Department of Parks
State Park Rangers Receive Life-Saving Devices
FRANKFORT, Ky. – Kentucky State Park rangers will have a new tool to assist park visitors who are stricken by heart attacks.
The parks are receiving 39 automatic external defibrillators to assist people who experience sudden cardiac arrest. The devices were funded through a federal grant with the assistance of the Kentucky Board of Emergency Medical Services, which is part of the Kentucky Community and Technical College System.
“Our parks and rangers come in contact with thousands of people every year,” said Parks Commissioner J.T. Miller. “These devices will be there in case of an emergency to help save lives.”
According to the American Red Cross, 200,000 Americans die from sudden cardiac arrest every year. An estimated 50,000 of these deaths could be prevented if a defibrillator were available.
A defibrillator, which cost about $3,000, delivers an electronic shock to the heart to restore cardiac rhythm to the heart.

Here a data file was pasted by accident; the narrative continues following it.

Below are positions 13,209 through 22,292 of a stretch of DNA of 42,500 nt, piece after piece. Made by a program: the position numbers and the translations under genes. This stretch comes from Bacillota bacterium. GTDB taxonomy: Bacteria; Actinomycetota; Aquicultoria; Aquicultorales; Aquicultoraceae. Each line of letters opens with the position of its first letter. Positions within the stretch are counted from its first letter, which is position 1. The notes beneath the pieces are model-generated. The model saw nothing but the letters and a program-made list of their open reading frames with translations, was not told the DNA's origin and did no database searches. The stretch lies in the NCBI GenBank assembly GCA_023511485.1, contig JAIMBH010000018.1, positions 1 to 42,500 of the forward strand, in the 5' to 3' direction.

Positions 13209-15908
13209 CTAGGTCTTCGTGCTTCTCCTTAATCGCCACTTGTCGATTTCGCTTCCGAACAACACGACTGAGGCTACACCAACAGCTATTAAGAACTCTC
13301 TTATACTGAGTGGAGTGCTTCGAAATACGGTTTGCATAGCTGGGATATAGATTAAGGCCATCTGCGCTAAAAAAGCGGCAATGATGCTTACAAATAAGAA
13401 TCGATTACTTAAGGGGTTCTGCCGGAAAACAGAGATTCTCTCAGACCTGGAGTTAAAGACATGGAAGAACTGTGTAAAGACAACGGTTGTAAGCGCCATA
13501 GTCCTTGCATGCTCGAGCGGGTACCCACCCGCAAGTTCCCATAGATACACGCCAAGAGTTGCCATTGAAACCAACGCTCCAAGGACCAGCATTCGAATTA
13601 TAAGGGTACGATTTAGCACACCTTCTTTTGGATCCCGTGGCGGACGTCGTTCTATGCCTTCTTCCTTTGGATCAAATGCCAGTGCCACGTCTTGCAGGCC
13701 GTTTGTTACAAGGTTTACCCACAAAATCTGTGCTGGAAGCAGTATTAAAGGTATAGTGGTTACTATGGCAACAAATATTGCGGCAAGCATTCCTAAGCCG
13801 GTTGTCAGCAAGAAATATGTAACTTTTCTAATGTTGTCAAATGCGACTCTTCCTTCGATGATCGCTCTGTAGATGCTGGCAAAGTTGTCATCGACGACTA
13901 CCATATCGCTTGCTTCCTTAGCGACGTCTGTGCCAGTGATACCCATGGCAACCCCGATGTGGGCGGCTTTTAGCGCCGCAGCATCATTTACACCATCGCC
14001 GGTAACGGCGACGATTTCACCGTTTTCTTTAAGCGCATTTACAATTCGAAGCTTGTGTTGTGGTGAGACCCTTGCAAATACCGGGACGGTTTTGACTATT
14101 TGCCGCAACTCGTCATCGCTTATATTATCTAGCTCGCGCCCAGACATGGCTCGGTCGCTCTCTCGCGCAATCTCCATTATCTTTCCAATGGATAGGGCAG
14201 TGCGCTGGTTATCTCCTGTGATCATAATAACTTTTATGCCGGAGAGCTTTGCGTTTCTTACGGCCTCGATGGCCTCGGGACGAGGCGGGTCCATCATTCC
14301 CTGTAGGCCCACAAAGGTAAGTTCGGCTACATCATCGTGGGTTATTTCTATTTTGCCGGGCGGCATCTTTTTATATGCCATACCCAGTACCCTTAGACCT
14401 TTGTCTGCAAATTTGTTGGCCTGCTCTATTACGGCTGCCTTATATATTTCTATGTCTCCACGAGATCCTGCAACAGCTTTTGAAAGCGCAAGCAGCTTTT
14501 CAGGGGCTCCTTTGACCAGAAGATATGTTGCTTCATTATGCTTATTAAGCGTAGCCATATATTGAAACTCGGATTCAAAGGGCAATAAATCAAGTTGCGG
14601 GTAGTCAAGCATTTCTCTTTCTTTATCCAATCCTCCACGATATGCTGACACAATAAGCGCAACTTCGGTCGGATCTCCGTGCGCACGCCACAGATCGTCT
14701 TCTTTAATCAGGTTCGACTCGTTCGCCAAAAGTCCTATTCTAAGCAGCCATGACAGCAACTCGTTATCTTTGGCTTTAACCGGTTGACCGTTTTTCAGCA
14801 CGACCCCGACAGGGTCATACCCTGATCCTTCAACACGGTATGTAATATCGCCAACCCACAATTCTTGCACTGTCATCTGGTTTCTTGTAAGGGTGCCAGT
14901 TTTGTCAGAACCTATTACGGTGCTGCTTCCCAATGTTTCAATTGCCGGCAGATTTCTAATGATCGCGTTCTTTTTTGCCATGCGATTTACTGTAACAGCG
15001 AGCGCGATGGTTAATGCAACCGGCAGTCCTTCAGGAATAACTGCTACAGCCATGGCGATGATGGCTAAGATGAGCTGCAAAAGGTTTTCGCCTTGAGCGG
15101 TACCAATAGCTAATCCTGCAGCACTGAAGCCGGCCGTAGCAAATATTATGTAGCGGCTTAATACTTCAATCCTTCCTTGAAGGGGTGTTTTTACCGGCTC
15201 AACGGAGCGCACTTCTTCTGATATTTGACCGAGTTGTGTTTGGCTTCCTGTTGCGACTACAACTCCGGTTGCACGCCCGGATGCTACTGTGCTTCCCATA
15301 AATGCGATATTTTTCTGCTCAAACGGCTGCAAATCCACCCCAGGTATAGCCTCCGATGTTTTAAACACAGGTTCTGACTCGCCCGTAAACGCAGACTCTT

State Park rangers determined these devices would serve as a rescue tool because most state parks are in remote areas. Sgt. Bryan Cole, a supervisor based at Fort Boonesborough State Park, contacted the board to seek help in funding.
The 39 devices will be kept at parks. The rangers and other park staff members will be trained to use the defibrillators as part of their annual first aid training, according to Col. Joey Hoover, who oversees the state park rangers.
The Kentucky State Park System is composed of 52 state parks plus an interstate park shared with Virginia. The Department of Parks, an agency of the Commerce Cabinet, operates 17 resort parks with lodges -- more than any other state. Each year, Kentucky parks draw 7 million visitors and contribute $317 million to the economy. For more information on Kentucky parks, visit our Web site at http://www.parks.ky.gov